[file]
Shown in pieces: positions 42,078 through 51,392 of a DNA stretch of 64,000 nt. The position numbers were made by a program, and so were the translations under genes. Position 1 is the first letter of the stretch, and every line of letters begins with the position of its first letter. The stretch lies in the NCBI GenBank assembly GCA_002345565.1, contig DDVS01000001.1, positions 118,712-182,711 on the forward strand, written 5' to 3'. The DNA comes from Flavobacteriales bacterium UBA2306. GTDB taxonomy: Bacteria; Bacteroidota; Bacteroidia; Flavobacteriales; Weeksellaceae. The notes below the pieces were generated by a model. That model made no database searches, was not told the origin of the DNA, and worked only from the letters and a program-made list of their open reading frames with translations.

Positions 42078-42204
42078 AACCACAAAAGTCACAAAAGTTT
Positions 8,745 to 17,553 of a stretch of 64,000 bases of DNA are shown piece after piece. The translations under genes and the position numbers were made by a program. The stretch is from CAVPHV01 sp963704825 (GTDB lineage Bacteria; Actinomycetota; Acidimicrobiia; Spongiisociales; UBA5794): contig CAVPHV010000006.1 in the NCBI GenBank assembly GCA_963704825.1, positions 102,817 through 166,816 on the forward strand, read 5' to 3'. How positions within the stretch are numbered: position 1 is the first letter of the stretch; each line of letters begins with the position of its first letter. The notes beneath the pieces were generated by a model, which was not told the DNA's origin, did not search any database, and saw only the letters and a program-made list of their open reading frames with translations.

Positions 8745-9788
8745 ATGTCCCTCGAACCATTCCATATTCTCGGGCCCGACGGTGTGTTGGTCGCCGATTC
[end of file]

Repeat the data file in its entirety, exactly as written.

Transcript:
Shown in pieces: positions 42,078 through 51,392 of a DNA stretch of 64,000 nt. The position numbers were made by a program, and so were the translations under genes. Position 1 is the first letter of the stretch, and every line of letters begins with the position of its first letter. The stretch lies in the NCBI GenBank assembly GCA_002345565.1, contig DDVS01000001.1, positions 118,712-182,711 on the forward strand, written 5' to 3'. The DNA comes from Flavobacteriales bacterium UBA2306. GTDB taxonomy: Bacteria; Bacteroidota; Bacteroidia; Flavobacteriales; Weeksellaceae. The notes below the pieces were generated by a model. That model made no database searches, was not told the origin of the DNA, and worked only from the letters and a program-made list of their open reading frames with translations.

Positions 42078-42204
42078 AACCACAAAAGTCACAAAAGTTT
Positions 8,745 to 17,553 of a stretch of 64,000 bases of DNA are shown piece after piece. The translations under genes and the position numbers were made by a program. The stretch is from CAVPHV01 sp963704825 (GTDB lineage Bacteria; Actinomycetota; Acidimicrobiia; Spongiisociales; UBA5794): contig CAVPHV010000006.1 in the NCBI GenBank assembly GCA_963704825.1, positions 102,817 through 166,816 on the forward strand, read 5' to 3'. How positions within the stretch are numbered: position 1 is the first letter of the stretch; each line of letters begins with the position of its first letter. The notes beneath the pieces were generated by a model, which was not told the DNA's origin, did not search any database, and saw only the letters and a program-made list of their open reading frames with translations.

Positions 8745-9788
8745 ATGTCCCTCGAACCATTCCATATTCTCGGGCCCGACGGTGTGTTGGTCGCCGATTC